Steps for balancing blood sugar:
- Eating meals that have a balanced in healthy Carbohydrates/Fats/Proteins
- Make sure you have a good sized breakfast which includes protein
- Choose slow burning carbohydrates like sweet potatoes
- Eat regularly at set times throughout the day
Cut down on stress
Cortisol helps control the body’s inflammatory responses, but when you are in a constant state of ‘fight or flight’ your cortisol can be on a bit of a roller coaster ride, and can either remain too high, or plummet to an all-time low, which stops your immune system functioning at optimal health. High cortisol levels can cause mast cells to release histamine which promotes an over reactive immune system and low cortisol levels (this commonly presents itself as severe fatigue) will leave you more vulnerable to infection.
Steps to cut back on stress
- Get adequate, rejuvenating sleep
- Try something new it’s Spring! Sometimes boredom can be a form of stress.
- Practice daily pranayama (a form of mindful, deep breathing)
- Cut back on things and people that are draining
- Arrange relaxation time such as evening baths in your week
- Lighten up your weekly exercise routine by swapping some heavy cardio for yoga
Besides from your average, over the counter prescriptions that you can usually take this at this time of year; herbs can also be extremely helpful for providing allergy relief. Herbs are naturally full of antihistamines, but need to be taken consistently over this season to reap their full benefits. All of the herbs recommended below can be taken in supplemental forms, however you need to work with a qualified nutritionist or naturopath to work out the right dosage for you.
Ginger is a native Asian plant. In India, it is called the ‘universal spice’ because of its many benefits. Gingerol is an active constituent of ginger and is a potent antioxidant that helps cleanse your bodies from unwanted toxins. It has traditionally been used to treat nausea, stomach upset (histamine overload is linked to nausea and motion sickness) and is also helpful for any respiratory congestion issues.
Ways to include Ginger in your everyday:
Chop a couple of peeled inches of ginger root and steep in some hot water for a few minutes. You can sip on this as a tea throughout the day. Alternatively, grate some raw into your smoothies to give it an anti-inflammatory boost and add some sprinkled into your cooking to warm up a meal.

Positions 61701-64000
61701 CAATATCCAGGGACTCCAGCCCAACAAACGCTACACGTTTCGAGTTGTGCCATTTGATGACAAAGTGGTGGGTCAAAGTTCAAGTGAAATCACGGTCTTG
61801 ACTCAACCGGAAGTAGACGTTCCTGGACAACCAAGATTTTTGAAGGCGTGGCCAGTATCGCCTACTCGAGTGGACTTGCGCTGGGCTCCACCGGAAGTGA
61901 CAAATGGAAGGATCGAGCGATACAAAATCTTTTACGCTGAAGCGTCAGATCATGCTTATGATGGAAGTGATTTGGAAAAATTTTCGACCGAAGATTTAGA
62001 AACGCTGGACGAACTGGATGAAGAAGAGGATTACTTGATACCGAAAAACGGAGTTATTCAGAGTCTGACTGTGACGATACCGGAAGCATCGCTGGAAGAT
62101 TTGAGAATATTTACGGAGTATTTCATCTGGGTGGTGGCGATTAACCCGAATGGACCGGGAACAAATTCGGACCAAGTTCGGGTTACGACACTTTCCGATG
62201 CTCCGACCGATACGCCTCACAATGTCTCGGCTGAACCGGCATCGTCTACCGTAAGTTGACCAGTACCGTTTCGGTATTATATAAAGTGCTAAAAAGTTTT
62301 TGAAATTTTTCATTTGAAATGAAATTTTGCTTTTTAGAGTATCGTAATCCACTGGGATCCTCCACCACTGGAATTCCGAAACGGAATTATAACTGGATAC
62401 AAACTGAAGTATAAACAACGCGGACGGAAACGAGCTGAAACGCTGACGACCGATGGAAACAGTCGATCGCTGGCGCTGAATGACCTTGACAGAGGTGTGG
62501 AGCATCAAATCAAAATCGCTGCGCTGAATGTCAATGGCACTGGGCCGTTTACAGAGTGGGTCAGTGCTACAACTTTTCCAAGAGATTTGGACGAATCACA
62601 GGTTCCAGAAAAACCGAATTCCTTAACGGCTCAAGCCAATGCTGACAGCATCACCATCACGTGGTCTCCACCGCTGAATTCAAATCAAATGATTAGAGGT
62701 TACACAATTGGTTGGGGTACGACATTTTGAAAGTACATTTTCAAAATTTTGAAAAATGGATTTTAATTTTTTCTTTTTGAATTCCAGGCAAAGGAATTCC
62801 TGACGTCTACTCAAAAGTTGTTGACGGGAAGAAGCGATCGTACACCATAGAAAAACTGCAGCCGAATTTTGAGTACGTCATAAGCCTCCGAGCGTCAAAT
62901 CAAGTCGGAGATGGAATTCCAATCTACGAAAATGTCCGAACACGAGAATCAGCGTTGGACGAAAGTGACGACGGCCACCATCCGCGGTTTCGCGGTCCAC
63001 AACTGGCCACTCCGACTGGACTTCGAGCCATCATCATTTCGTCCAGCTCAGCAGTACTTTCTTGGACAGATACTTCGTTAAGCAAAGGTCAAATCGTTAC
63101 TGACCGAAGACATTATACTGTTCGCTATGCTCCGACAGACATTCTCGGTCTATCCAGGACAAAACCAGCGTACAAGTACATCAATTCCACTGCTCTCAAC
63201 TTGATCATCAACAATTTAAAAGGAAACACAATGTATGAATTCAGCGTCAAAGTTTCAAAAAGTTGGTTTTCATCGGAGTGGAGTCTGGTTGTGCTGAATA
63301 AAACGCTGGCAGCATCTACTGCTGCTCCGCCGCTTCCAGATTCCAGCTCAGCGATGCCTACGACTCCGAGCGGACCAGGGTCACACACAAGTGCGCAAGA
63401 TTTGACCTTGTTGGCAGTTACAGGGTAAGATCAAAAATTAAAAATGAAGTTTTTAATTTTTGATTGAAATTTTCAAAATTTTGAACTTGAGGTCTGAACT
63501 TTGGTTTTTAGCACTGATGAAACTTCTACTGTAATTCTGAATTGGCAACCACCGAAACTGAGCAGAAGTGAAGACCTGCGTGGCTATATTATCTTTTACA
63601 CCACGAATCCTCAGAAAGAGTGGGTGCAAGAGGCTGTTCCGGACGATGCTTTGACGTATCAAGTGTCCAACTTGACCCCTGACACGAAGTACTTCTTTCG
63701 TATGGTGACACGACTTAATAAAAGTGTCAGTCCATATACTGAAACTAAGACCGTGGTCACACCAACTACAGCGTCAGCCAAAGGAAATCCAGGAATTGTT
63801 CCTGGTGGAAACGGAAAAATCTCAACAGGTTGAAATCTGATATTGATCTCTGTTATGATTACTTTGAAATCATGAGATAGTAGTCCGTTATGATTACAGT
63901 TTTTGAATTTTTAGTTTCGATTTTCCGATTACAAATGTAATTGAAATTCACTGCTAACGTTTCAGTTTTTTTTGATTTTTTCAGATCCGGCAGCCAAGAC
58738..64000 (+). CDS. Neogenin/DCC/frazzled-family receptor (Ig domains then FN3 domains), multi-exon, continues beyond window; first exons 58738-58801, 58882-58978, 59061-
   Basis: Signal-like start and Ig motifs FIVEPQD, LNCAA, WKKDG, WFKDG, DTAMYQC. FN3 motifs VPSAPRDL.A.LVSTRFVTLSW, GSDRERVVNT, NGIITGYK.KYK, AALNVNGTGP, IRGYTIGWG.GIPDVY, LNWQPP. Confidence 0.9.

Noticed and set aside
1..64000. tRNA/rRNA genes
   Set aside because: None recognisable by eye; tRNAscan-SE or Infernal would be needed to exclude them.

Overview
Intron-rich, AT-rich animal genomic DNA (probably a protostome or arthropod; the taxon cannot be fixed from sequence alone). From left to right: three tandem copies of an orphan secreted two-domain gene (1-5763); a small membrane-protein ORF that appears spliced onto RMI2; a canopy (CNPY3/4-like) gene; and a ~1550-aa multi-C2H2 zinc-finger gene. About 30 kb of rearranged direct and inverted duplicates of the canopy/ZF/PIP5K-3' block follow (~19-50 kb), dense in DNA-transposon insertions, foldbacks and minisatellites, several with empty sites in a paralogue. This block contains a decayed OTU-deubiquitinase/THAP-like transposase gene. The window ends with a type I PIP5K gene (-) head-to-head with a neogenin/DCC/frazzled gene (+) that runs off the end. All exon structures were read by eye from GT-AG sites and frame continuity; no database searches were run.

Turmeric belongs to the Curcuma Longa family that is related to Ginger root. It is the spice that gives Indian curries its rich, yellow colour. Turmeric contains Curcumin which is a potent anti-inflammatory and antioxidant. This powerful herb supports the health of the mucosa of the gut, thins the mucous and support bile flow. Bile breaks down the fat in our bodies and is your body’s main immune response in your gut to emulsify toxic pathogens and other fat soluble toxins we may have ingested.
Ways to include Turmeric in your everyday:
To aid against seasonal allergies it is best to buy Tumeric its pure organic form; either powdered or fresh. You can experiment by adding this to your typical cooking to provide an exquisite, rich flavour such as curried scrambled eggs; or you could use this spice to make a beverage such as a ‘Turmeric Latte’ by creating your own paste alongside coconut milk, and some cinnamon with raw honey for sweetness.
Stinging Nettle, Utrica dioica is one of the most popular herbs for allergy relief. Nettles contain potent antihistamines that counteract the release of histamine. They are also mineral rich so are great for strengthening your blood cells.
Ways to include nettles in your everyday:
A great way to include more nettles into your life is to either buy or create your own herbal tea infusion. You can also make a great soup base combined with lots of garlic and other tasty seasonal vegetables.